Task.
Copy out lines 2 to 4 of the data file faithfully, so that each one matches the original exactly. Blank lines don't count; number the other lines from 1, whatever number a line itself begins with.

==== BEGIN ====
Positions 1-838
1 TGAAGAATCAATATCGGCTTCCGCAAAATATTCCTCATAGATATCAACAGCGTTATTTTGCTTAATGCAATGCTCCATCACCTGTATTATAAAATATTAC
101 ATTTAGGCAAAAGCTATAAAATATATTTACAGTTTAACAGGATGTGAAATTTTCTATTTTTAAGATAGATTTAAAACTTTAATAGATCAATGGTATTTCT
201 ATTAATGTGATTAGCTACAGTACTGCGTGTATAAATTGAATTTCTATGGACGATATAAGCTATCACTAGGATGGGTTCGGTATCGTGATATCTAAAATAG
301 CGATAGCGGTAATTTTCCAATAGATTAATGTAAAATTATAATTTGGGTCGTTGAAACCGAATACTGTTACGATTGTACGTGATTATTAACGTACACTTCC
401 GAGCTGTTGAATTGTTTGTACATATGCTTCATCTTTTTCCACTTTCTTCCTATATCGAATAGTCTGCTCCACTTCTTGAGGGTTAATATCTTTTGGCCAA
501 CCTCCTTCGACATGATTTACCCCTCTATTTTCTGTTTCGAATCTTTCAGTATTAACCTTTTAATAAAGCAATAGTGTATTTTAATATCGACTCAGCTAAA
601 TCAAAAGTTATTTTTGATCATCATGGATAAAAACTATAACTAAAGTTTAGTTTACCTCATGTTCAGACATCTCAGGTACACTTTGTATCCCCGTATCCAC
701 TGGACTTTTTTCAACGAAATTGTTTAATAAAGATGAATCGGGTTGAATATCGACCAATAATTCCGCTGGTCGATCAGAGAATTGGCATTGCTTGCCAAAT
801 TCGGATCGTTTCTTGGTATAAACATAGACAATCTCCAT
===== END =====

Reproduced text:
1 TGAAGAATCAATATCGGCTTCCGCAAAATATTCCTCATAGATATCAACAGCGTTATTTTGCTTAATGCAATGCTCCATCACCTGTATTATAAAATATTAC
101 ATTTAGGCAAAAGCTATAAAATATATTTACAGTTTAACAGGATGTGAAATTTTCTATTTTTAAGATAGATTTAAAACTTTAATAGATCAATGGTATTTCT
201 ATTAATGTGATTAGCTACAGTACTGCGTGTATAAATTGAATTTCTATGGACGATATAAGCTATCACTAGGATGGGTTCGGTATCGTGATATCTAAAATAG